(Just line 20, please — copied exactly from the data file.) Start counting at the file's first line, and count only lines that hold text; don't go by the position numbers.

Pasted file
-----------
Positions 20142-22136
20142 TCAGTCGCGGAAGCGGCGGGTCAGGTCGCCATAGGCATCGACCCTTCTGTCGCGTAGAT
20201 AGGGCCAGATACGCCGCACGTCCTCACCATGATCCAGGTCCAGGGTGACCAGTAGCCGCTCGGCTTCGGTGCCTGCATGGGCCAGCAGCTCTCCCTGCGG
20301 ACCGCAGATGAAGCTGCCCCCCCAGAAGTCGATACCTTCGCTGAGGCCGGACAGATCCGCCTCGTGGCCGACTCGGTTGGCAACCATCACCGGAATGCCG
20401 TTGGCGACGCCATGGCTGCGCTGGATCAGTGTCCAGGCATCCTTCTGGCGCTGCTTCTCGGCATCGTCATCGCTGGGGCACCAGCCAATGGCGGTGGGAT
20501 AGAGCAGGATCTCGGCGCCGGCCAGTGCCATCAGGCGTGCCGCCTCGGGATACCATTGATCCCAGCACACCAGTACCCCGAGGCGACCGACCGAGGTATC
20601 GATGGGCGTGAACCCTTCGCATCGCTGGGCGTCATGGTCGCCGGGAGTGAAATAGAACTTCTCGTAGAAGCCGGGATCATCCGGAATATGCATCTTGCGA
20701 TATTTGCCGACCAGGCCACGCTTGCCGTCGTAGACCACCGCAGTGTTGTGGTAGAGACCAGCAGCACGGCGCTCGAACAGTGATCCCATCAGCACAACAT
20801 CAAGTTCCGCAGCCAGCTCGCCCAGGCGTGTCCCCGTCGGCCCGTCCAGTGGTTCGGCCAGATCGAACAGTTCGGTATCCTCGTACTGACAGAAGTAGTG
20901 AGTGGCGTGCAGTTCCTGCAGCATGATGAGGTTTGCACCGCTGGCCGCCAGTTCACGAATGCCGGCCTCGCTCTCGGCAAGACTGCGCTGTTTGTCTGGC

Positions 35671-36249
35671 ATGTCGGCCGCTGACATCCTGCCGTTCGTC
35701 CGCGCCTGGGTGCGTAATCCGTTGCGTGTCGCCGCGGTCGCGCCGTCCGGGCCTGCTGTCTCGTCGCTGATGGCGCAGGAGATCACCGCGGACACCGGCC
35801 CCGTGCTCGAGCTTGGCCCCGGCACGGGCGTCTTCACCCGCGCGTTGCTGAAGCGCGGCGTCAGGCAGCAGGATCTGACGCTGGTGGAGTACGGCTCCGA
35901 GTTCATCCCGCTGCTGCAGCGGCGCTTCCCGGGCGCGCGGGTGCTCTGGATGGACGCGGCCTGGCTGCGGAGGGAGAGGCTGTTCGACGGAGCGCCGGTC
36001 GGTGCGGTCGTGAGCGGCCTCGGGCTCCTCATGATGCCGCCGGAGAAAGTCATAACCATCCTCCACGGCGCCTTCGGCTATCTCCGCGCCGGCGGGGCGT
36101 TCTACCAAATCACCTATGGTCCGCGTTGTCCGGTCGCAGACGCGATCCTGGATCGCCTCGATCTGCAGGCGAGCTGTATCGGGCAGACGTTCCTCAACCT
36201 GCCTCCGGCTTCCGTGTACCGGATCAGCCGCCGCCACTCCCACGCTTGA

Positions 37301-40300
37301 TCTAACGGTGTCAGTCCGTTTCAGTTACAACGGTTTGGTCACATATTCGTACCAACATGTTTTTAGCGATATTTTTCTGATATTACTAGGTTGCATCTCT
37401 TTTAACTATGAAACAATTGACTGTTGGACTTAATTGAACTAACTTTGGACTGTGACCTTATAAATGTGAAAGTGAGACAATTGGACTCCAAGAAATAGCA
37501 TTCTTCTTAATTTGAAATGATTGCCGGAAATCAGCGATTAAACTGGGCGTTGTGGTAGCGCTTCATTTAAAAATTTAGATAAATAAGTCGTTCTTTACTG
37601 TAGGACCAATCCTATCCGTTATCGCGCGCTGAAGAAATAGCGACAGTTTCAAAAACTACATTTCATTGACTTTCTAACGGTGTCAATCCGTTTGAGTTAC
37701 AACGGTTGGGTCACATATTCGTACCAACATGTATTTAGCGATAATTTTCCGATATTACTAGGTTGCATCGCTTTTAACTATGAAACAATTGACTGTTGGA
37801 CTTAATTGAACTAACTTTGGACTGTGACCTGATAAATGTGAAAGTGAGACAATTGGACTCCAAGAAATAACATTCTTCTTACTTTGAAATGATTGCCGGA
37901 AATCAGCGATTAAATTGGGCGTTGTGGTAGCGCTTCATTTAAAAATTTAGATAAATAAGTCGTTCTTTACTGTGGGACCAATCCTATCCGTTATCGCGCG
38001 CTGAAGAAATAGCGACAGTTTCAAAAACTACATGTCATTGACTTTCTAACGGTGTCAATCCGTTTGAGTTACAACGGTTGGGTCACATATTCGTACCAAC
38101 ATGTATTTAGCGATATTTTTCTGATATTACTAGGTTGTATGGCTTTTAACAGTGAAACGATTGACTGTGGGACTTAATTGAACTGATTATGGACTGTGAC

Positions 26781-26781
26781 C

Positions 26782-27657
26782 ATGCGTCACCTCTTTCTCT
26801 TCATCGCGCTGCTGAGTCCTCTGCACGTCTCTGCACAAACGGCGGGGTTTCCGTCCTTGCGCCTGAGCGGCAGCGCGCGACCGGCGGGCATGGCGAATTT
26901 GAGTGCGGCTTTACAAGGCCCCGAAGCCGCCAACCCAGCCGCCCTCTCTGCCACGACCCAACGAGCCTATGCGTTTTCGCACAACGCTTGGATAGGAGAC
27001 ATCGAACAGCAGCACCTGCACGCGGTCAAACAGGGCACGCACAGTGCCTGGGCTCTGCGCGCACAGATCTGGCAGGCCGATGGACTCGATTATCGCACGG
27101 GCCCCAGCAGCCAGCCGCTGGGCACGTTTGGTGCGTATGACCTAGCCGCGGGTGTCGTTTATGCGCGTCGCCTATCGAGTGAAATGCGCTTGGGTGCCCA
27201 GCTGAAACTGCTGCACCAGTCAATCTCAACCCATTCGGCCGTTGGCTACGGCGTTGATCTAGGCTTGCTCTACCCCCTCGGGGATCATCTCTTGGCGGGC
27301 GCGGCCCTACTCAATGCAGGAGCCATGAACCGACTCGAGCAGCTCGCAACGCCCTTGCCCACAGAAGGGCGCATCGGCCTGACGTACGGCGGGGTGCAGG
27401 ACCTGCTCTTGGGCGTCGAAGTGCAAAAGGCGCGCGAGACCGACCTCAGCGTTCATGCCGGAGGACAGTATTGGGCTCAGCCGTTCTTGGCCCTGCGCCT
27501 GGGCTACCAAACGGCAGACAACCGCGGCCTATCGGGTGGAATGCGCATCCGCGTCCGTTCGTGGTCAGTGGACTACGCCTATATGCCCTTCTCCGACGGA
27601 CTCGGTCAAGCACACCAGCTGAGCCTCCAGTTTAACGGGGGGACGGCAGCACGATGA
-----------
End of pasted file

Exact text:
37301 TCTAACGGTGTCAGTCCGTTTCAGTTACAACGGTTTGGTCACATATTCGTACCAACATGTTTTTAGCGATATTTTTCTGATATTACTAGGTTGCATCTCT